For more than 2,500 years, Buddhism has remained a living experience present in the world. The Buddha is an example; the texts have been preserved and authentic masters continue to transmit them. All of the conditions necessary for spiritual practice remain present. But how is it that we have not lost any of these conditions? It is the lineages of transmission from master to disciple that have allowed for the continuous preservation of the realization transmitted by the Buddha up through the present day.
Just as one can transfer a liquid from one vessel to another without losing a single drop, all that which permits one to realize the true nature of mind and to accomplish the benefit of beings has been transmitted from generation to generation—without losing a single drop! The life of the masters embodies the teaching; all of their existence is consecrated to the preservation of all of the aspects of Buddhism: knowledge, compassion, ethics, and devotions, as well as the formal aspect of the rituals, the form necessary for the transmission.
Among the numerous lineages remaining active today, one is particularly renowned for its authenticity, its purity, and the exemplary nature of its masters: the Kagyü lineage. Following the primordial Buddha, Naropa and Tilopa preserved the lineage in India. From there, the lineage then passed into Tibet, where Marpa, Milarepa, Gampopa, and the first Karmapa continued its preservation. From this point on, the lineage of the Karmapa has remained active up to the present day. The 17th Karmapa, Thaye Dorje, is the current lineage holder and gives us direct access to the living source of both the empowerments that allow us to develop and the instructions that bring us toward freedom.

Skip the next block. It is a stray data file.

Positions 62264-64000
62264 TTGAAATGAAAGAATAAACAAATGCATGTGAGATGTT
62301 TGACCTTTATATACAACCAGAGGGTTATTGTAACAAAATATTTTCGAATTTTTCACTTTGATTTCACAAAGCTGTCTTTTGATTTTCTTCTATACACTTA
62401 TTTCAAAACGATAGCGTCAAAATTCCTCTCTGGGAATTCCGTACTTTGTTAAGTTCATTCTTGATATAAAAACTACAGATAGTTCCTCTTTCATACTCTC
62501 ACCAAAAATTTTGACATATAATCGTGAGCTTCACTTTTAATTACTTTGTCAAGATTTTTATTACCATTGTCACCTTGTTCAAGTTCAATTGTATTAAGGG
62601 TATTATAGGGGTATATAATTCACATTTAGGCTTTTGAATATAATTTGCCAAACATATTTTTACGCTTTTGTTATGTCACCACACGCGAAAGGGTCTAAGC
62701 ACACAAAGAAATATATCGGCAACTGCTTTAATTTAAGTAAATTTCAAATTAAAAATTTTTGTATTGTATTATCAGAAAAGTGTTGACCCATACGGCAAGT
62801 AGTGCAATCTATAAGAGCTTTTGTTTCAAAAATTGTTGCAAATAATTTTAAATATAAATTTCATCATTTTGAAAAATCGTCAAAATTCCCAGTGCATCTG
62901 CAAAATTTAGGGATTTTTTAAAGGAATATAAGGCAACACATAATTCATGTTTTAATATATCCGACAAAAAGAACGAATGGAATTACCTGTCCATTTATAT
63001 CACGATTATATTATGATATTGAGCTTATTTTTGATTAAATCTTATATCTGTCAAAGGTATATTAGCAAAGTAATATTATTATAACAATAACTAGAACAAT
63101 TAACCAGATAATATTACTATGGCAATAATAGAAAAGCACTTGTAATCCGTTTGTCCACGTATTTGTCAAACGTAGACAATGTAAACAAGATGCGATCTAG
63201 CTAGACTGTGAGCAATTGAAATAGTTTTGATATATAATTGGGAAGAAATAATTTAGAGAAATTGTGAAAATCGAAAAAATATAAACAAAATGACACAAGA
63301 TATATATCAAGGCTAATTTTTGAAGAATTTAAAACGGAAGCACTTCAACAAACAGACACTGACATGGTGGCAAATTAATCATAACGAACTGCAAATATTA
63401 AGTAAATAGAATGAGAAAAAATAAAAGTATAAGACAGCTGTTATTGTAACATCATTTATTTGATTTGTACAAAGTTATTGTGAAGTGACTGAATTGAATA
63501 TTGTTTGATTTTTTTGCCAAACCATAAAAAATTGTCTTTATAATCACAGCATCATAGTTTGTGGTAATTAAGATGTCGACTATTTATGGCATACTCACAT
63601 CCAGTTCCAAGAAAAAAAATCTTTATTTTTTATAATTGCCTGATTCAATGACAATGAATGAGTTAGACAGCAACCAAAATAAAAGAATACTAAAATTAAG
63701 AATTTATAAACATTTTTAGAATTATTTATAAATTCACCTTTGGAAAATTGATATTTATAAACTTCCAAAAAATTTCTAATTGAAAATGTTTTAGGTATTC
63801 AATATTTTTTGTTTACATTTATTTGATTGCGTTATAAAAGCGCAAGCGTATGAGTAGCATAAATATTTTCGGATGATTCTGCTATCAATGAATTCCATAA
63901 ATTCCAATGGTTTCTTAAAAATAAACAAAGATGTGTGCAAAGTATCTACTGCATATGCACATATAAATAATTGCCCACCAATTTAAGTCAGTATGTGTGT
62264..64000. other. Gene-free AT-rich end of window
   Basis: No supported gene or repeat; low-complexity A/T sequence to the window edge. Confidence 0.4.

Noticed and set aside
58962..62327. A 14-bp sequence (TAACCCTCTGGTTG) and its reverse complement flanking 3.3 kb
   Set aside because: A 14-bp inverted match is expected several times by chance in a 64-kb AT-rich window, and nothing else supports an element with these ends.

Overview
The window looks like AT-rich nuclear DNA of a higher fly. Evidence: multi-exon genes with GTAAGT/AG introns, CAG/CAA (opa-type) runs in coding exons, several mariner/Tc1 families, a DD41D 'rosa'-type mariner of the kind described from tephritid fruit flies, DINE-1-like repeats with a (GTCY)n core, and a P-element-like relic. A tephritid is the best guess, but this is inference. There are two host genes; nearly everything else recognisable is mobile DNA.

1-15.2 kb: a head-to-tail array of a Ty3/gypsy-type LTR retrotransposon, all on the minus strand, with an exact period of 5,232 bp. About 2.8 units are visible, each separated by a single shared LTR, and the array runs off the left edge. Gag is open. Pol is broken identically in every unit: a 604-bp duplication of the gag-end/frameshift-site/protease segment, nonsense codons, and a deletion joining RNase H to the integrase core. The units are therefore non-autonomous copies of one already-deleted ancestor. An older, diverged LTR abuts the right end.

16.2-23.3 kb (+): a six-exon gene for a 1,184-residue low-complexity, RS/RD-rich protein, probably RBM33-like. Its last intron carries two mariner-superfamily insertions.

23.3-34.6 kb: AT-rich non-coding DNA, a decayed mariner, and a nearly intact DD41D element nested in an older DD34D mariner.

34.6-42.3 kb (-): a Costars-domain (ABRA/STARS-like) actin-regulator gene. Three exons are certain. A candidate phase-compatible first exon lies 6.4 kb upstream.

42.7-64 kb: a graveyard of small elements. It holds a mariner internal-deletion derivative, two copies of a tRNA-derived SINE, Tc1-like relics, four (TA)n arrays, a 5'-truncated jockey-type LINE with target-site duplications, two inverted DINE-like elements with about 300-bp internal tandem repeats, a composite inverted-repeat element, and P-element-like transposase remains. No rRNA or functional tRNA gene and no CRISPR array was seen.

Knowing the life stories of the masters develops confidence; learning the different ways in which they put their lives at stake inspires spiritual practice; understanding the hardships and victories they experienced clarifies our own path. And, most importantly, the history of the Kagyü masters anchors our certainty of practicing an authentic path.
Cécile and Stéphane
Dhagpo’s old-timers can recall Cécile as a little girl running around Dhagpo’s courtyard. Today, Cécile Ducher is preparing her thesis at EPHE (The Practical School of Higher Studies). It concerns the transmission of the Ngokpa Kagyü lineage, whose teaching is currently preserved in one of Jamgön Kongtrül Lodrö Thaye’s five treasures, the Kagyü Ngak Dzö. Her research on the biographies of Marpa and Milarepa is in the process of publication.
Droupla Stéphane Faure spent seven years entrenched in Dhagpo’s library researching the early history of the Kagyü lineage, notably Marpa. In large part, the diversity of his research led to Cécile’s work on Marpa’s biographies. He maintains his interest in historical and philological research concerning the early history of the Kagyü lineage in particular and the deployment of Buddhist transmissions in Tibet in general.
We asked them to take us into the history of the Kagyü lineage. More than 1,000 years ago, Marpa made numerous voyages to India to gather teachings from the greatest masters. Over the course of these three days, they will pay homage to the lineage of masters who have conveyed the transmissions, by elaborating on the idea of the uninterrupted lineage and by presenting the different historical branches that appeared following Marpa. They will focus on the manner in which a tradition develops and the way in which it is transmitted across the centuries.
This course goes beyond the sharing of knowledge; it will be complemented by sessions of meditation to connect with the masters and integrate this reflection on the lineage into our daily practice.